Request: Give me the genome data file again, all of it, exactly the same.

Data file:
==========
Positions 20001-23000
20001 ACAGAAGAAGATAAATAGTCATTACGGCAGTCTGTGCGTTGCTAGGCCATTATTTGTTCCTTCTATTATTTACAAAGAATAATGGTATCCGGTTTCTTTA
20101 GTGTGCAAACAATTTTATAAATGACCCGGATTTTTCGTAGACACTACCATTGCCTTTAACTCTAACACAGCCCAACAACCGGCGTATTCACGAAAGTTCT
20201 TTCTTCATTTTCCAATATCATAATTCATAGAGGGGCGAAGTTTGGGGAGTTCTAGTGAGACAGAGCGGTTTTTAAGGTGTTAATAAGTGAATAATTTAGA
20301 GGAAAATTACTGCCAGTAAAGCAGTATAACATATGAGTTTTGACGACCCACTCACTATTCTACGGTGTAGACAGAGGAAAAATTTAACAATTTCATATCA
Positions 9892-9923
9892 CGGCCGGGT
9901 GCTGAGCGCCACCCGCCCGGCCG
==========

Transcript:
Positions 20001-23000
20001 ACAGAAGAAGATAAATAGTCATTACGGCAGTCTGTGCGTTGCTAGGCCATTATTTGTTCCTTCTATTATTTACAAAGAATAATGGTATCCGGTTTCTTTA
20101 GTGTGCAAACAATTTTATAAATGACCCGGATTTTTCGTAGACACTACCATTGCCTTTAACTCTAACACAGCCCAACAACCGGCGTATTCACGAAAGTTCT
20201 TTCTTCATTTTCCAATATCATAATTCATAGAGGGGCGAAGTTTGGGGAGTTCTAGTGAGACAGAGCGGTTTTTAAGGTGTTAATAAGTGAATAATTTAGA
20301 GGAAAATTACTGCCAGTAAAGCAGTATAACATATGAGTTTTGACGACCCACTCACTATTCTACGGTGTAGACAGAGGAAAAATTTAACAATTTCATATCA
Positions 9892-9923
9892 CGGCCGGGT
9901 GCTGAGCGCCACCCGCCCGGCCG